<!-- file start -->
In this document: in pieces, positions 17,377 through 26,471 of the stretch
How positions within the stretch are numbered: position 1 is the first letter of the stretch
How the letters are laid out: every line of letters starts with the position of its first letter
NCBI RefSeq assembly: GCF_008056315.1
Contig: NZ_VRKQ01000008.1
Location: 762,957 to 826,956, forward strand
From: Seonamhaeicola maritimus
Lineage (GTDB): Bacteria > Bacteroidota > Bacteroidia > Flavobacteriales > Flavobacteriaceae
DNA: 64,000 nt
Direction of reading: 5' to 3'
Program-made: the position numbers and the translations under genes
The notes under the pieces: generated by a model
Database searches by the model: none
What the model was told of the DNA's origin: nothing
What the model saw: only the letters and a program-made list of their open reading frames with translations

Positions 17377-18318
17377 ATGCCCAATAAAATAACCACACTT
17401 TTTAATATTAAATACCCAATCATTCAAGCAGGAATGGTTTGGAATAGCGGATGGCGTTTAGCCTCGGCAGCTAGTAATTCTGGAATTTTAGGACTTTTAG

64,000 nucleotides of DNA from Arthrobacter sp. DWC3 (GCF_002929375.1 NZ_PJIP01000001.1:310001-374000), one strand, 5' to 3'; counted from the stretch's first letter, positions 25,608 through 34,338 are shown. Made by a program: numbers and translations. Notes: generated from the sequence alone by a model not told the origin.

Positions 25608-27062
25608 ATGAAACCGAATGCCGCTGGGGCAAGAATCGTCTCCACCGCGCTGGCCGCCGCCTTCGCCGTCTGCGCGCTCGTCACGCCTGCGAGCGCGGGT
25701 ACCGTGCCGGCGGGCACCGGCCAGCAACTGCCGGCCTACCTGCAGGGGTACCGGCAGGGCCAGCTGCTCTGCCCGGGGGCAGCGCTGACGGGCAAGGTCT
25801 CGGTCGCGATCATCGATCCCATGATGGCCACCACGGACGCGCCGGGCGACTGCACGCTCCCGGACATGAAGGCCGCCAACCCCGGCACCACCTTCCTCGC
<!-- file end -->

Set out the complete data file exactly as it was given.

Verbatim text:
In this document: in pieces, positions 17,377 through 26,471 of the stretch
How positions within the stretch are numbered: position 1 is the first letter of the stretch
How the letters are laid out: every line of letters starts with the position of its first letter
NCBI RefSeq assembly: GCF_008056315.1
Contig: NZ_VRKQ01000008.1
Location: 762,957 to 826,956, forward strand
From: Seonamhaeicola maritimus
Lineage (GTDB): Bacteria > Bacteroidota > Bacteroidia > Flavobacteriales > Flavobacteriaceae
DNA: 64,000 nt
Direction of reading: 5' to 3'
Program-made: the position numbers and the translations under genes
The notes under the pieces: generated by a model
Database searches by the model: none
What the model was told of the DNA's origin: nothing
What the model saw: only the letters and a program-made list of their open reading frames with translations

Positions 17377-18318
17377 ATGCCCAATAAAATAACCACACTT
17401 TTTAATATTAAATACCCAATCATTCAAGCAGGAATGGTTTGGAATAGCGGATGGCGTTTAGCCTCGGCAGCTAGTAATTCTGGAATTTTAGGACTTTTAG

64,000 nucleotides of DNA from Arthrobacter sp. DWC3 (GCF_002929375.1 NZ_PJIP01000001.1:310001-374000), one strand, 5' to 3'; counted from the stretch's first letter, positions 25,608 through 34,338 are shown. Made by a program: numbers and translations. Notes: generated from the sequence alone by a model not told the origin.

Positions 25608-27062
25608 ATGAAACCGAATGCCGCTGGGGCAAGAATCGTCTCCACCGCGCTGGCCGCCGCCTTCGCCGTCTGCGCGCTCGTCACGCCTGCGAGCGCGGGT
25701 ACCGTGCCGGCGGGCACCGGCCAGCAACTGCCGGCCTACCTGCAGGGGTACCGGCAGGGCCAGCTGCTCTGCCCGGGGGCAGCGCTGACGGGCAAGGTCT
25801 CGGTCGCGATCATCGATCCCATGATGGCCACCACGGACGCGCCGGGCGACTGCACGCTCCCGGACATGAAGGCCGCCAACCCCGGCACCACCTTCCTCGC